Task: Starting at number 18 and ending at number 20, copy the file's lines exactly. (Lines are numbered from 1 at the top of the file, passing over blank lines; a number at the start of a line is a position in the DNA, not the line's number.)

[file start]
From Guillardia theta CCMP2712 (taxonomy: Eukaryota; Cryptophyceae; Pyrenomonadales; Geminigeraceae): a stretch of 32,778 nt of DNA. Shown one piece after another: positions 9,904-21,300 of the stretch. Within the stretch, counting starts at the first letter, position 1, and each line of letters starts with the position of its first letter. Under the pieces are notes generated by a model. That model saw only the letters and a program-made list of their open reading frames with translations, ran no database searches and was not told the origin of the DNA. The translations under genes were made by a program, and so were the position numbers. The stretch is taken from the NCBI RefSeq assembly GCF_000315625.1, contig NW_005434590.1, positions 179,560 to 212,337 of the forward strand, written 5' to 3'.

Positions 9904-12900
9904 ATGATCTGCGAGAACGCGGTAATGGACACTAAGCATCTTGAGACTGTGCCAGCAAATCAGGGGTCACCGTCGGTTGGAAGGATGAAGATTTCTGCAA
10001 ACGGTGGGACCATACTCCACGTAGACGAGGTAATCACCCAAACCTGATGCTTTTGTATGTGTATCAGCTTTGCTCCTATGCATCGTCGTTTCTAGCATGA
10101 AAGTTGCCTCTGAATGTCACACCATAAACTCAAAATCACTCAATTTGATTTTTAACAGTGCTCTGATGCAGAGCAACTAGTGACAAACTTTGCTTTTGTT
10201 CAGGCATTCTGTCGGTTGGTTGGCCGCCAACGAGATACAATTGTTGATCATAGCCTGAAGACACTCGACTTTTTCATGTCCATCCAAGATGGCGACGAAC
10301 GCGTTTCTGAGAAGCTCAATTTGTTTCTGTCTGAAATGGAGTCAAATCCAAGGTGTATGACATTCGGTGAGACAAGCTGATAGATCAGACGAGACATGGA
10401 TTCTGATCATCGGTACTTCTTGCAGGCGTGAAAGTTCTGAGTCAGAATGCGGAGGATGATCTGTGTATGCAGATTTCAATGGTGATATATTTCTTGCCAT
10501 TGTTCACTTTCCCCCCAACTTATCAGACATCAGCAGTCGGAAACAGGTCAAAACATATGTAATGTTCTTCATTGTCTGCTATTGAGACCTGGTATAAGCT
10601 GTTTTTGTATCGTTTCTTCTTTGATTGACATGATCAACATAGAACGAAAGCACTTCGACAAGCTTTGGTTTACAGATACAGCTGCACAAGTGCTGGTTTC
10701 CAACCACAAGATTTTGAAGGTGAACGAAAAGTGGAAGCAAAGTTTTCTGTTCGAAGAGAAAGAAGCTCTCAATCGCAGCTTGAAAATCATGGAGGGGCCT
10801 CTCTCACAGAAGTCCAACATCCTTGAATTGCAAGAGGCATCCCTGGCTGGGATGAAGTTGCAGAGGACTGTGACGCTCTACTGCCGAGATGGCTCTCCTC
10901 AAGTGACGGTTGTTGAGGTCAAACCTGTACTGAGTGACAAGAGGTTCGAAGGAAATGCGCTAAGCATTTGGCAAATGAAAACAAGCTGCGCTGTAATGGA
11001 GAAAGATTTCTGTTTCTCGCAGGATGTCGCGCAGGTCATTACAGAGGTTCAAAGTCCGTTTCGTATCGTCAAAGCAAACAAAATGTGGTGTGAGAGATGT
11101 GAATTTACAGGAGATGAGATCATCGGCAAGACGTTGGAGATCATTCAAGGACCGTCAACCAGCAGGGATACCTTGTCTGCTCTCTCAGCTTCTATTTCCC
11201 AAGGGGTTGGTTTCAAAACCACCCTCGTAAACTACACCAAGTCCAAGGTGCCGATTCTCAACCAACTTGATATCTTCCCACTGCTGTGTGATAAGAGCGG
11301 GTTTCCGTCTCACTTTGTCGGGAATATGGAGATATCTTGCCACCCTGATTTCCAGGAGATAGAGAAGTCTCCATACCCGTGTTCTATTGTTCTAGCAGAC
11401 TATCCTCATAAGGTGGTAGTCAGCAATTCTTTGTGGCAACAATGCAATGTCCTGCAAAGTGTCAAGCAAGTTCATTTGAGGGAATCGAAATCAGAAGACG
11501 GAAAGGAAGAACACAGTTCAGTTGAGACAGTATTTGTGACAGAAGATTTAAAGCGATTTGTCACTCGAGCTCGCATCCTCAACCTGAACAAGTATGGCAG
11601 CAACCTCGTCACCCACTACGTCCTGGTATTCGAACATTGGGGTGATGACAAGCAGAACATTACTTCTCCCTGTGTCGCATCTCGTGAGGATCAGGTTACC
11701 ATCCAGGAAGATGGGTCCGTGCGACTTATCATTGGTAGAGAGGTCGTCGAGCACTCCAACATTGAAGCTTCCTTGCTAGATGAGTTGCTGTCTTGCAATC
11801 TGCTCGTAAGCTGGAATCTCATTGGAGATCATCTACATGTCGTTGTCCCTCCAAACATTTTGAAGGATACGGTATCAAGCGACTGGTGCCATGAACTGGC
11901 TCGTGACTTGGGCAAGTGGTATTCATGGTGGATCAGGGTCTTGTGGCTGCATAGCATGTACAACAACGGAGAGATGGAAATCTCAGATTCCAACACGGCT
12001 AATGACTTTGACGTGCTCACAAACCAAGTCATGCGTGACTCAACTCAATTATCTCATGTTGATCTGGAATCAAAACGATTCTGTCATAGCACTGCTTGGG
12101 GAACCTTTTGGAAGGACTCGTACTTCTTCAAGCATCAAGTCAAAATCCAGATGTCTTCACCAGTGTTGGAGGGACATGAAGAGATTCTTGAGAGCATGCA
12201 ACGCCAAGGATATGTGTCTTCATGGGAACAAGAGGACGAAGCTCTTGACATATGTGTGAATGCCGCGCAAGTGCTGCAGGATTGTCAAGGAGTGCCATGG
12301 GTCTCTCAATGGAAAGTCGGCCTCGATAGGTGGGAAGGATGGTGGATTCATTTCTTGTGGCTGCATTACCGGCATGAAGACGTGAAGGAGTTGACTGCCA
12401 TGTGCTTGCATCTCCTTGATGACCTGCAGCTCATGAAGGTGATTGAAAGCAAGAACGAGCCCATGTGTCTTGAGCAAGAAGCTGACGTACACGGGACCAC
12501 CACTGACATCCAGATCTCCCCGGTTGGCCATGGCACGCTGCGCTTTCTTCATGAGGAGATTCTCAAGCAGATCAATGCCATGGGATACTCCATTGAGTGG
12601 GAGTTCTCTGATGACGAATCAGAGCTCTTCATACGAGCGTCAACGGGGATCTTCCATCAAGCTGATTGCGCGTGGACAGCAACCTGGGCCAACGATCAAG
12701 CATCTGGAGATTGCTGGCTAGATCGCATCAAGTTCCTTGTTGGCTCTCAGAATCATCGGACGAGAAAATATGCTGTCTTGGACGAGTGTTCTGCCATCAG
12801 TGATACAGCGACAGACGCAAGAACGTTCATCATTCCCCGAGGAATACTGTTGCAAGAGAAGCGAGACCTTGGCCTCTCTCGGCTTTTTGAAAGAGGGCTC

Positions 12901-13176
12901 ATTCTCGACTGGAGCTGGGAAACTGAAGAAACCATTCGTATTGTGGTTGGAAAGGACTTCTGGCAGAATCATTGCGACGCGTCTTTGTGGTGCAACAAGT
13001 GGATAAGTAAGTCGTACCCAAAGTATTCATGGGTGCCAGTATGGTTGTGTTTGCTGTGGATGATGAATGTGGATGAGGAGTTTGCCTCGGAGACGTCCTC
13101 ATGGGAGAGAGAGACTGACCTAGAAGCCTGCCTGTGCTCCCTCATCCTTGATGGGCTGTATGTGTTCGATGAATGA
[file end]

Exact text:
11401 TATCCTCATAAGGTGGTAGTCAGCAATTCTTTGTGGCAACAATGCAATGTCCTGCAAAGTGTCAAGCAAGTTCATTTGAGGGAATCGAAATCAGAAGACG
11501 GAAAGGAAGAACACAGTTCAGTTGAGACAGTATTTGTGACAGAAGATTTAAAGCGATTTGTCACTCGAGCTCGCATCCTCAACCTGAACAAGTATGGCAG
11601 CAACCTCGTCACCCACTACGTCCTGGTATTCGAACATTGGGGTGATGACAAGCAGAACATTACTTCTCCCTGTGTCGCATCTCGTGAGGATCAGGTTACC